USATSI_8514228_154158418_lowresThings have pretty much gone awry in Glendale and the relationship between the city and the Arizona Coyotes hockey franchise may well have severed.

Glendale City Council met on Wednesday night to decide whether or not to terminate the existing lease agreement with the Coyotes and they basically nixed the deal. That’s not good.

Coyotes CEO, president and co-owner Anthony Leblanc was quick with a statement: “We are disappointed with the city’s decision to violate its obligations under the agreement that was entered into and duly approved only two years ago. We will exhaust any and all legal remedies against the city of Glendale for this blatant violation of its contractual obligations to us.”

The NHL, too, chimed in: “We have been advised by the Coyotes that the City of Glendale’s contentions are without merit and we fully expect the Coyotes to continue to play at the Gila River Arena and for the City to continue to honor its obligations to the Coyotes. After everything that has transpired, it is extremely disappointing that the City of Glendale would do anything that might damage the Club.”

The City Council voted 5-2 in favour of terminating the contract, which effectively ends a 15-year agreement worth $225 million. Theoretically, this leaves the Coyotes without an arena.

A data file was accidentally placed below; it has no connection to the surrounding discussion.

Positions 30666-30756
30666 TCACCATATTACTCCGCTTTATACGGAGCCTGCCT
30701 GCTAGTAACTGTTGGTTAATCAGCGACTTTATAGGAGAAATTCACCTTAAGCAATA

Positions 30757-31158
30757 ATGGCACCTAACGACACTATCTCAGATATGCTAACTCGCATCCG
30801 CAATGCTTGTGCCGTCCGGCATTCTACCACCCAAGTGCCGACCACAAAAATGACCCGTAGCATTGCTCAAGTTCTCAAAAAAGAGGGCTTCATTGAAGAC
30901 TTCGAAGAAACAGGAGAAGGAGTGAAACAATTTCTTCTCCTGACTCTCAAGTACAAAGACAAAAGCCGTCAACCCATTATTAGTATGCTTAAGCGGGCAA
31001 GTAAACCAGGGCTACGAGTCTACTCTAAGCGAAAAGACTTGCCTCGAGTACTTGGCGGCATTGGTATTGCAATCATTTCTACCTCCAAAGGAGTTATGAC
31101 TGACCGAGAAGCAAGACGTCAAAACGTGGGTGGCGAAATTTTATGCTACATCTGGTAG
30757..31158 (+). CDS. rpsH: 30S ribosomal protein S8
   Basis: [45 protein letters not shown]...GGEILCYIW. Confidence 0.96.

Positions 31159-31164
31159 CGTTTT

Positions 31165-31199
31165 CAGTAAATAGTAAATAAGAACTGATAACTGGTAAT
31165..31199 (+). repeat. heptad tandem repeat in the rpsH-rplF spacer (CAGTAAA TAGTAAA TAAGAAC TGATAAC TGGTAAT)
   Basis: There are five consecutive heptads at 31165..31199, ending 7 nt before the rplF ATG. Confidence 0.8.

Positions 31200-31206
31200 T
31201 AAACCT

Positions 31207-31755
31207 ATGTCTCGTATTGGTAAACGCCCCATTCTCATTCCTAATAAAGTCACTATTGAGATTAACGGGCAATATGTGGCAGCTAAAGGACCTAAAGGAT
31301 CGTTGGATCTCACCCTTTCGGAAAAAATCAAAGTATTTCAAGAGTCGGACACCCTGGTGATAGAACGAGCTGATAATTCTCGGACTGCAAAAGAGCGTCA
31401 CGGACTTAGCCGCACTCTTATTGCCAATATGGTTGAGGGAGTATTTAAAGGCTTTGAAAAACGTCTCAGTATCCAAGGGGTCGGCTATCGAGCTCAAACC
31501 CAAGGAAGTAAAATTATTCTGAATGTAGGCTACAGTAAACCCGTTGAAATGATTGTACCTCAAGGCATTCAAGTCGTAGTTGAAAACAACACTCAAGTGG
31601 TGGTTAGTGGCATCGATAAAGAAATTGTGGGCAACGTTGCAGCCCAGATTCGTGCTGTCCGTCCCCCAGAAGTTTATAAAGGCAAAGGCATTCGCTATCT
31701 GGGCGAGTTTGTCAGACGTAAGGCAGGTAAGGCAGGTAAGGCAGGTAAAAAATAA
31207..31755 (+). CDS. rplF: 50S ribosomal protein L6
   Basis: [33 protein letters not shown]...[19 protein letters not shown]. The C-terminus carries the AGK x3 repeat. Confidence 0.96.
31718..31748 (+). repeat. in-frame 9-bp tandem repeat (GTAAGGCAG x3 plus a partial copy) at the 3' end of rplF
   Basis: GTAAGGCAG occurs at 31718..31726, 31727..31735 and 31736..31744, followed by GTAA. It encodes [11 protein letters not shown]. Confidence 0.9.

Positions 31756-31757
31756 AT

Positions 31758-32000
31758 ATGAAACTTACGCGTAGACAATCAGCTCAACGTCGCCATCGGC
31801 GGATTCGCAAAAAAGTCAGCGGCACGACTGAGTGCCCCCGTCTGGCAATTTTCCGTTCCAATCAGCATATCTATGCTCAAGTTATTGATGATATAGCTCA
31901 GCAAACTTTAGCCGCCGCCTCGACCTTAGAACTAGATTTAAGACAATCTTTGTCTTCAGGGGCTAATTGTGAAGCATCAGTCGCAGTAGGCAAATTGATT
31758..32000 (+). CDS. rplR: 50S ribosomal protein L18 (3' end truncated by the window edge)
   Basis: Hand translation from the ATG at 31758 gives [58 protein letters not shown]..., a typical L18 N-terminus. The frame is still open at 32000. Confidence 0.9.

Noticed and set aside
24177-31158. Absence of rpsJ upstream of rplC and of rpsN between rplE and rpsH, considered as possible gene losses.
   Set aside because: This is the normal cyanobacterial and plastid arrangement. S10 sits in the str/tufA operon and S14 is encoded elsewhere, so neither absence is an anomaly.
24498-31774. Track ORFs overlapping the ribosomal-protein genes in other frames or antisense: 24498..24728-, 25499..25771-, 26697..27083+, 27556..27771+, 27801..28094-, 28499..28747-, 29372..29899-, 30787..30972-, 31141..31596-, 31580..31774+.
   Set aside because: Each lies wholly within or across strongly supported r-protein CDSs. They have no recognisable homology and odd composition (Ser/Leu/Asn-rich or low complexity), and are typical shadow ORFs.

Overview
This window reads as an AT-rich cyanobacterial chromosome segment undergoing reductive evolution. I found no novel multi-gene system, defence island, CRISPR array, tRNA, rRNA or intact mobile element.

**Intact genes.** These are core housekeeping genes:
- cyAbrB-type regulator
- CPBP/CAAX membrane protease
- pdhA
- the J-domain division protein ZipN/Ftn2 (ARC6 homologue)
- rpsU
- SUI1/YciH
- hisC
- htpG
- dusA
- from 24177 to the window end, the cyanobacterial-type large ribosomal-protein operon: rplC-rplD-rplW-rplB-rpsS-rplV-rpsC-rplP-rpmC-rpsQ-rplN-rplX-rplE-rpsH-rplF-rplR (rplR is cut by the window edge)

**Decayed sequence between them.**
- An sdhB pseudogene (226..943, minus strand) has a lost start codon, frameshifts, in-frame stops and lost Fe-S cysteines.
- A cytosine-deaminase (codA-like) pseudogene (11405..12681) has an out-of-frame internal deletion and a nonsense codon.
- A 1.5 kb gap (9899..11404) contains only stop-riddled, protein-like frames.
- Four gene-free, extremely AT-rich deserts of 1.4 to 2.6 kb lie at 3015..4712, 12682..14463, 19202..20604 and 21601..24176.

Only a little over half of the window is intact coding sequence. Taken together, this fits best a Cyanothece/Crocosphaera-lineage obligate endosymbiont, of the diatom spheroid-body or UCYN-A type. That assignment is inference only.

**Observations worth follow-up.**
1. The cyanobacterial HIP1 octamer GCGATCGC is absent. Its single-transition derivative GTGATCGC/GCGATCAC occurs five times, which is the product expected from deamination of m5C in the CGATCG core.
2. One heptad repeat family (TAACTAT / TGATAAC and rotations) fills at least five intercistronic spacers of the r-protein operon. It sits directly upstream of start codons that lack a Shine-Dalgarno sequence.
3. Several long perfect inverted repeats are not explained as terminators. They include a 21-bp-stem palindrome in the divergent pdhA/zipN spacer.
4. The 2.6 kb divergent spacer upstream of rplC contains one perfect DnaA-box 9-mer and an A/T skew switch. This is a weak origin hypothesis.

“There’s no basis for your claim. If you really believe that a judge will kill a two-year-old deal for an NHL franchise in an arena it was built for based on an email from a former employee, then you’re making a terrible, terrible mistake,” the Coyotes’ legal representative Nick Wood said.

Glendale leases the Gila River Arena to the Coyotes and shells out for IceArena, the ownership group, to the tune of $15 million a year to manage the arena. Revenue sharing shortfalls cost the city some $8.1 million last fiscal year and the city’s figures cite losses of $8.7 million this fiscal year.

Things really broke down in November of 2013 when then-councilman Phil Lieberman filed an ethics complaint with Arizona’s State Bar. The complaint concerned former Glendale lawyer Craig Tindall, who was allegedly being paid severance by Glendale when he went to work for the Coyotes franchise. Three months ahead of the approval of the deal with the hockey team, Tindall hung up his skates with the city.

In other words, there are allegations of some overlap with regards to Tindall and his duties with the Coyotes. The city considers this a key linchpin in their pursuit of terminating the deal, citing it as a conflict of interest that thereby opens a path to terminating the deal. Obviously the Coyotes and the NHL oppose this contention, which is really where the bulk of this case seems to lie.

If there’s a glimmer of hope, it’s that the city did say that it’s open to a “resolution.” Says Glendale, “The Council has agreed to stand for transparency and the highest standards of ethics for any future agreement with the Coyotes.”

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